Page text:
Migrating Geese

I remember Canada geese flying in a perfect V-formation over our house every fall when I was a kid. In my memory, this always happened on a Sunday; we’d hear them approaching because of the honking and go outside to watch them pass over. My dad explained they were migrating south for the winter.

Were they? Or, were they on a Sunday outing? As it turns out, not all geese migrate, especially those in the middle latitudes of the United States. For some, this is a result of climate change; winters aren’t as harsh in many places, so they stay put. In addition, geese are highly adaptable. Modern urban and suburban areas provide plenty of food and open water, and few predators. For the adapted goose, it’s an ideal habitat.

Whether or not a goose migrates is even more complicated than that, though. Geese that take up permanent residence in one place, may, after years of residency, decide to migrate. One cause of this is a failed nest. Studies have shown that close to 50% of geese whose nest failed or had no young will migrate with another flock. This may happen even after years of staying in one place raising successful broods.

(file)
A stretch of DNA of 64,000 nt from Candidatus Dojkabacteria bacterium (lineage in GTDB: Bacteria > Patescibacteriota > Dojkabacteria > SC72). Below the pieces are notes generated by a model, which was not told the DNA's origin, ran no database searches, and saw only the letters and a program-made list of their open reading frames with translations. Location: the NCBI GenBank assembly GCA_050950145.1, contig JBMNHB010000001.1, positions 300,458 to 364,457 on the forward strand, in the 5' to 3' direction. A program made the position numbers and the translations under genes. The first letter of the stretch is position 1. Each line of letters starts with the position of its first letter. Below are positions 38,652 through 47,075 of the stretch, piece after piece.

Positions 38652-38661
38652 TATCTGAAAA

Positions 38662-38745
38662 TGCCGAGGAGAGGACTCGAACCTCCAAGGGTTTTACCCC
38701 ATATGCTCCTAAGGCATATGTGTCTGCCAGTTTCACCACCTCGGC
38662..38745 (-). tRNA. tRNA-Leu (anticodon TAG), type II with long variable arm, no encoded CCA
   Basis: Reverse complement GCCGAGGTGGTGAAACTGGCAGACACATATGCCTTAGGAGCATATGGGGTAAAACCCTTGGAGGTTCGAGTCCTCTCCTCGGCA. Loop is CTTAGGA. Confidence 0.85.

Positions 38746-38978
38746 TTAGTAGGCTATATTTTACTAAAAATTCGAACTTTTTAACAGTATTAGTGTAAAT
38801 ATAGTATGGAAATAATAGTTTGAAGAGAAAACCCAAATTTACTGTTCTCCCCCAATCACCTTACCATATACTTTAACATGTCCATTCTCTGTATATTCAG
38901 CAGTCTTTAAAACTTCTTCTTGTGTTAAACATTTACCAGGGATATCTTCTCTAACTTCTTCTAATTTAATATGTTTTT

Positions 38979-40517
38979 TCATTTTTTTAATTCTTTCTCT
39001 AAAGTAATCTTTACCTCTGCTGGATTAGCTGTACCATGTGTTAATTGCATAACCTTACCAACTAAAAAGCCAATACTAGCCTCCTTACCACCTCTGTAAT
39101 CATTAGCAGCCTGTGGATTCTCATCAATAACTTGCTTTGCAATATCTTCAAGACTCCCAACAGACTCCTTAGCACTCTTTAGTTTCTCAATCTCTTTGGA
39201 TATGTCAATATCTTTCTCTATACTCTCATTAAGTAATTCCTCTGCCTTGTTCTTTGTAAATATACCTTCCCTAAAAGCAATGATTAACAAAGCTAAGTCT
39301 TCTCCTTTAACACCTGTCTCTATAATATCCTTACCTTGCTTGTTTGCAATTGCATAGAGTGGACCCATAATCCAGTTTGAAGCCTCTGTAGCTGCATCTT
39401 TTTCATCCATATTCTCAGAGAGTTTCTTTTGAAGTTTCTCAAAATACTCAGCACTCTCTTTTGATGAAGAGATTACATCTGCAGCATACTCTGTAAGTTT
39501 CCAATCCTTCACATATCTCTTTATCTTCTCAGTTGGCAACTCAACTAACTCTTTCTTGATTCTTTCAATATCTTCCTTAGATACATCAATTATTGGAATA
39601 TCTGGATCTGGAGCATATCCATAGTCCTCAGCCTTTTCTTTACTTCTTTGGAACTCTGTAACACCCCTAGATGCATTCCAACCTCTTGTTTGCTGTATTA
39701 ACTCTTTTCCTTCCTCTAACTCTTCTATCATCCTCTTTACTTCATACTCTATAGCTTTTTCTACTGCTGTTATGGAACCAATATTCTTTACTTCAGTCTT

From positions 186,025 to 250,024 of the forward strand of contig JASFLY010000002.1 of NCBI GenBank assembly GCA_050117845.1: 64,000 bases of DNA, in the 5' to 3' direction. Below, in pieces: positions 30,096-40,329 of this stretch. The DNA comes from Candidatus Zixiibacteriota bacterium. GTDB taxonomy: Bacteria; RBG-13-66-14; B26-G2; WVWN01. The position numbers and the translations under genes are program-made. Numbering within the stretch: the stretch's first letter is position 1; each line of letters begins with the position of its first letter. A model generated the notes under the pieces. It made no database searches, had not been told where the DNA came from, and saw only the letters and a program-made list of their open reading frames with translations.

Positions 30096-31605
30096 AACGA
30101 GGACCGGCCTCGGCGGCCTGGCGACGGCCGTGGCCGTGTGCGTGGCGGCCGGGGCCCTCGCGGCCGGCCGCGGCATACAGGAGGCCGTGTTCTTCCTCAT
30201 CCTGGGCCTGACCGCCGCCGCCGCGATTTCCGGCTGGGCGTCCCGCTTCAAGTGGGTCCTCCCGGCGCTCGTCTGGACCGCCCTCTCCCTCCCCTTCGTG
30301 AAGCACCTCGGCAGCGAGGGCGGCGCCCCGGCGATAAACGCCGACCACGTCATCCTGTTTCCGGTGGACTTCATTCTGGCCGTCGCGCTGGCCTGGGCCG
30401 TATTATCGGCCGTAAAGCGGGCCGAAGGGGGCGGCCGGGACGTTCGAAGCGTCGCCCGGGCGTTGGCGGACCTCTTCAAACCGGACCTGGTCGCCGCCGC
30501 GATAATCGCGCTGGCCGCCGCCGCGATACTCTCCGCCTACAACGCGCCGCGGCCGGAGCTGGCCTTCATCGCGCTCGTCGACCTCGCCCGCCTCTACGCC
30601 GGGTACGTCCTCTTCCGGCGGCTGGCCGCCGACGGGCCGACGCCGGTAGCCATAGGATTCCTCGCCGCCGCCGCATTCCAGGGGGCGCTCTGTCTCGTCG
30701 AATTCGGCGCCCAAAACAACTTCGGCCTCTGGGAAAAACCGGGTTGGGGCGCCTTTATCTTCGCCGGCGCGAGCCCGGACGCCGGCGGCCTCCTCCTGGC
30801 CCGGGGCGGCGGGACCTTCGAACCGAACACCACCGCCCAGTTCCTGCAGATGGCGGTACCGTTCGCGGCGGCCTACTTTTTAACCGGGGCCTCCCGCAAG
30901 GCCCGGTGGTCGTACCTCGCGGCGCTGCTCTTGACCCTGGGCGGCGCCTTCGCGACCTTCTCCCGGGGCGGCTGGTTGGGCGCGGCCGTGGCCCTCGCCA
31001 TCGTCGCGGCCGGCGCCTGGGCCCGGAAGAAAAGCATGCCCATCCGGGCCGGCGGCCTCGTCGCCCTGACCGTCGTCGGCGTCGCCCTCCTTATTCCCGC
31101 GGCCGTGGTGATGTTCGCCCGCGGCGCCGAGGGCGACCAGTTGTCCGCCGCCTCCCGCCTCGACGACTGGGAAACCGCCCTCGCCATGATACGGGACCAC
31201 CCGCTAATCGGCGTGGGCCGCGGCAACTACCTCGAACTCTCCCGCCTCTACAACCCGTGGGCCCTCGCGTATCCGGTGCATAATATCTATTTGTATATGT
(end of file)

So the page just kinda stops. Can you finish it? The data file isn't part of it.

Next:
The bottom line is that some migrate, some don’t, even geese from the same area. So unless you can tell one goose from another, there’s no way to know who’s a permanent resident and who has migrated. Even in winter, perhaps some of the geese you come across migrated from a place further north! Those that do migrate may fly up 1,500 miles in a 24-hour period and may travel up to 2,600 miles total.